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22 Deacons Meet with Their Brothers and with an Energetic Abbess in Ireland

22 Deacons Meet with Their Brothers and with an Energetic Abbess in Ireland

Rottenburg/Ireland 30th October, 2014

Mass with Archbishop Diarmuid Martin Mass with Archbishop Diarmuid Martin The Diocese of Rottenburg-Stuttgart has more than 300 permanent deacons, whereas in the Archdiocese of Dublin there are only 14 so far, with 16 candidates awaiting ordination. The first eight permanent deacons in Ireland were ordained three years ago by Diarmuid Martin, Archbishop of Dublin. As part of a study and encounter journey led by Formation Coordinator Erik Thouet, 22 deacons from Rottenburg-Stuttgart and their wives had the opportunity to meet with their brothers in diaconate and with Archbishop Martin in Maynooth University near Dublin. They celebrated Holy Mass together and exchanged experiences. Thouet invited the Irish deacons to Rottenburg-Stuttgart.

In Kylemoore Abbey, the only Benedictine abbey in Ireland, the deacons from Württenberg met with 76 year old Abbess Maire Hickey. The Dublin born Irish woman had led the abbey of Burg Dinklagy in Westphalia and just as soon as she came back to her homeland she was entrusted by her sisters with the leadership of Kylemoore Abbey. While in Germany, the energetic nun had come to the public eye by leading a sit-down strike against the deportation of a Ukrainian family in 1997; in Kylemoore, together with her 10 sisters, she is opening a way into the future, “after a difficult time for the Church in Ireland” as she says. The cases of child abuse had plunged the Church on the Green Island in a difficult crisis even before the same happened to the Church in Germany.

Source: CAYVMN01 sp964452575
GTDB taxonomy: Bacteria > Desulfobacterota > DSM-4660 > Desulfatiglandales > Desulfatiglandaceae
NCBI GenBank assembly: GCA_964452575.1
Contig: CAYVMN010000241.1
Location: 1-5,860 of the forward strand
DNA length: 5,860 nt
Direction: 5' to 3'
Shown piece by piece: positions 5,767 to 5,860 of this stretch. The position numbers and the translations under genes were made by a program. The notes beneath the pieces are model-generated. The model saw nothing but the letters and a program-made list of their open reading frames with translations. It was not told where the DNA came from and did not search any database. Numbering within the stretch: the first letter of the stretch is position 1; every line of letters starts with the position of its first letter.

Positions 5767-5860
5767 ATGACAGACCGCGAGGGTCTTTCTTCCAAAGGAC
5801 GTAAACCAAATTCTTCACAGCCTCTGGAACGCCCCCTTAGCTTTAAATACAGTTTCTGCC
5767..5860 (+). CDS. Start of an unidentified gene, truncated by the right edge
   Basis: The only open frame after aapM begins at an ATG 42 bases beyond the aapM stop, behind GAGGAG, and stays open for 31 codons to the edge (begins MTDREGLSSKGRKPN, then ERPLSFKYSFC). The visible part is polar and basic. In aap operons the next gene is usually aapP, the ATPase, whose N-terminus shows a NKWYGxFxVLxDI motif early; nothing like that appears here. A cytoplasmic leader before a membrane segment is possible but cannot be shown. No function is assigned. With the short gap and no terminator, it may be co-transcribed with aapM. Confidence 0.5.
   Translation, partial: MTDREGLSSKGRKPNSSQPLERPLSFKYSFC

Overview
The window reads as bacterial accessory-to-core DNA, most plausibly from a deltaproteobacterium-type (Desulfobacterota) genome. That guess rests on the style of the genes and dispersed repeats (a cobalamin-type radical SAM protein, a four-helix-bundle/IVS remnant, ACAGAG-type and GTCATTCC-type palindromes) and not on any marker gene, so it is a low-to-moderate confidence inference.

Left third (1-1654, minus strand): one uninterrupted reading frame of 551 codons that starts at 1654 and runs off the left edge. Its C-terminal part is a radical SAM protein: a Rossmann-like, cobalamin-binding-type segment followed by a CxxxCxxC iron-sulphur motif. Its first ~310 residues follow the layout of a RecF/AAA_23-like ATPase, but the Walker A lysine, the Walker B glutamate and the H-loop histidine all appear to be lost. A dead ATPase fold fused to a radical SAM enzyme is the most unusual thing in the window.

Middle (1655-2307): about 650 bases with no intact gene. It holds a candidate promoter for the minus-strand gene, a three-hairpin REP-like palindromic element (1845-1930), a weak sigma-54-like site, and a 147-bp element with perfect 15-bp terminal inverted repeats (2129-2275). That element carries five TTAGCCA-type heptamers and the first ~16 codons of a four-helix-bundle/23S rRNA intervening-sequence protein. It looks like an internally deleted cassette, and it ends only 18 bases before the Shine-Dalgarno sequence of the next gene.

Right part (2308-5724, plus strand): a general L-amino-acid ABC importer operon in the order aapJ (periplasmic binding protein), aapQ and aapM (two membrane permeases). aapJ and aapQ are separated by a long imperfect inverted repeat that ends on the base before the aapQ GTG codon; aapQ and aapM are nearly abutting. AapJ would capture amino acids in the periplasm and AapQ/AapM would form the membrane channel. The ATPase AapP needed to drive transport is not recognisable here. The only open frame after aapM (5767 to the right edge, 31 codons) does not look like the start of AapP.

Sr. Maire Hickey OSB Sr. Maire Hickey OSB “Religious of my generation, those who have not committed any such deeds, are deeply hurt and humiliated”, she assures the deacons. In the meantime, the government and the Church have worked out an effective protection programme for children and teenagers. However, the medium and long-term impact of the abuse scandal remains yet to be seen. “The scandal has brought about a huge breach of trust but something good can come from such failures as well.” It is time for the Church to recognise the signs of the times and help people to find sources of hope.
The sisters want to gradually turn Kylemoore Abbey, a former castle – and up to 2010 – a monastery school into an educational and spirituality centre in collaboration with, among others, some U.S. universities. Kylemoore Abbey has long been a tourist magnet: 250,000 people come annually to this castle on the lake with its renowned gardens. For these tourists also the sisters want to have more on offer than just sightseeing. For if the whole Island bears witness at each and every step for its Christian tradition, going back as far as the 5th century, of Kylemoore Abbey it is said that it is just a few steps away from heaven.

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